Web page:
clock menu more-arrow no yes mobile

Filed under:

The Orioles seem to be cutting back on Natty Boh at Camden Yards, and that really sucks

Thursday night and Friday, the news that Natty Boh's availability would be curtailed heavily or eliminated entirely from Orioles games shook the Baltimore social media world. Why do we even care about it?

Long ago, before this country was even a country, Paul Revere went on his midnight ride to warn the American colonists that the British were coming to take away their guns. You know the story. Thursday night, a Baltimorean went on a midnight ride of his own across the Internet to warn the people of an unfortunate fact: The Belgians are coming! The Belgians are coming to take away your Natty Boh!

If you missed the dustup on Thursday and Friday, here's the abbreviated version. A Baltimore beer enthusiast who is known across social media simply as Beer in Baltimore took to Twitter and Facebook, proclaiming that in the upcoming season, there will be no Natty Boh beer sold at Oriole Park at Camden Yards. Even if you don't like the beer, you can probably appreciate why people were upset.

Even as they're busy with the early days of spring training, the Orioles beat writer corps felt compelled to get in on this story. In The Baltimore Sun, Eduardo Encina wrote that, "according to an Orioles club official, Natty Boh will be sold at multiple locations." Actually, he first wrote that Boh would be sold at a dedicated location - singular - which has been corrected to say that "multiple locations are under consideration." Which still sounds like the singular is the only sure thing for now.

The response from the Orioles thus seems like obfuscation in the most generous interpretation we could give it. Other interested people who know people, including Baltimore resident and NFL reporter Jason La Canfora, and fellow Baltimore sports blogger Phil "I Hate J.J. Redick" Gentile, followed up to paint a different picture: Natty Boh is being pushed out because the bigger beer companies insisted on it as a condition to sign a new sponsorship deal with the Orioles.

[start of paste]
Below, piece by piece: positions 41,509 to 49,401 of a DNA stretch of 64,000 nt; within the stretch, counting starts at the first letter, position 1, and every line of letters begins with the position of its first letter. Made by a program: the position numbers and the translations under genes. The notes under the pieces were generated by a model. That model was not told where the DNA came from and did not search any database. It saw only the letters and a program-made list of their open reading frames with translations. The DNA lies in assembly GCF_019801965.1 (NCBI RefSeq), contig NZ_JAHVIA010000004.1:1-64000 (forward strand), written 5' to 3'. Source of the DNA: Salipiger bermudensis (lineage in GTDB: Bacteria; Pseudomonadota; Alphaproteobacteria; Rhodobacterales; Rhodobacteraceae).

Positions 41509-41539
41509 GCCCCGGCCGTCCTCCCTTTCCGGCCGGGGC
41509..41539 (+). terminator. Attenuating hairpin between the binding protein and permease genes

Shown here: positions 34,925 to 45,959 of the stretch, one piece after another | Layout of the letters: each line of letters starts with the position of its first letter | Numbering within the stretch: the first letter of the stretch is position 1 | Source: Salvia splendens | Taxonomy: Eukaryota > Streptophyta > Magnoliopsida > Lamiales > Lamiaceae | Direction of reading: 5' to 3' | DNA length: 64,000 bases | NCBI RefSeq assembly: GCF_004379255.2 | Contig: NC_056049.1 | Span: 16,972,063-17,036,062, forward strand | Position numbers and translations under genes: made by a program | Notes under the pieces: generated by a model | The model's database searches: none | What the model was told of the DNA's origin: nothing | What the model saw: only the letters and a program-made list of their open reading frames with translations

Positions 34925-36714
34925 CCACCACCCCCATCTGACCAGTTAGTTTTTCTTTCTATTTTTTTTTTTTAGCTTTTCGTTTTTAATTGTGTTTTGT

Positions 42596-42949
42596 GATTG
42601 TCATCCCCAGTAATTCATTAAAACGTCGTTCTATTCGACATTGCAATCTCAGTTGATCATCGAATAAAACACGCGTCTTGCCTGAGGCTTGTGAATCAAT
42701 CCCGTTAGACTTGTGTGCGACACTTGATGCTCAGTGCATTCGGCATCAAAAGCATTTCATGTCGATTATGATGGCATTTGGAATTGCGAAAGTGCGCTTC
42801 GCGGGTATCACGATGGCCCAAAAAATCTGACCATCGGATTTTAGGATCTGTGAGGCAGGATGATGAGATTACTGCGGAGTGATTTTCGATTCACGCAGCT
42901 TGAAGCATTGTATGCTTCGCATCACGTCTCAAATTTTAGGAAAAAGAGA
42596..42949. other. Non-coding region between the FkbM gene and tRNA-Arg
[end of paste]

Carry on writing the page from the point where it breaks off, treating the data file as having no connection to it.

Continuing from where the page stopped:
Boh cans, it seems, were the biggest seller at Camden Yards, and Budweiser, or Miller, or Coors, or whoever (they're all going to be owned by the same Belgium-based global beer conglomerate soon) wanted them gone to sell more of their own products. This picture is one where, as a face-saving measure, a few taps at most of Natty Boh will remain in far corners of the stadium, but that's all. Roving vendors won't carry them, and neither will most of the concession stands.

I hear you out there, the beer snobs who would like to remind all of us that Natty Boh is in fact a crappy beer, and also the truly die-hard Baltimore purists who would like to remind all of us that Natty Boh has not actually been brewed in Baltimore since 1996 and that the company is owned by Pabst, which is itself now owned by a private equity firm. You are not wrong about either of those things.

What is it about Natty Boh, anyway? Why do we even care? Maybe it's about the nostalgia of the connection to a Baltimore of the past, a Baltimore our parents and grandparents knew even if we never did. Not that everything was perfect about that older Baltimore, but it was where they lived and what they lived, so their experiences, particularly as they relate to the golden era of the Orioles we always hear about, matter to us.

National Bohemian is also a name connected to that glorious period of the Orioles: the president of the National Brewing Company, Jerry Hoffberger, owned the Orioles from 1965-1979, and Natty Boh flowed at Memorial Stadium.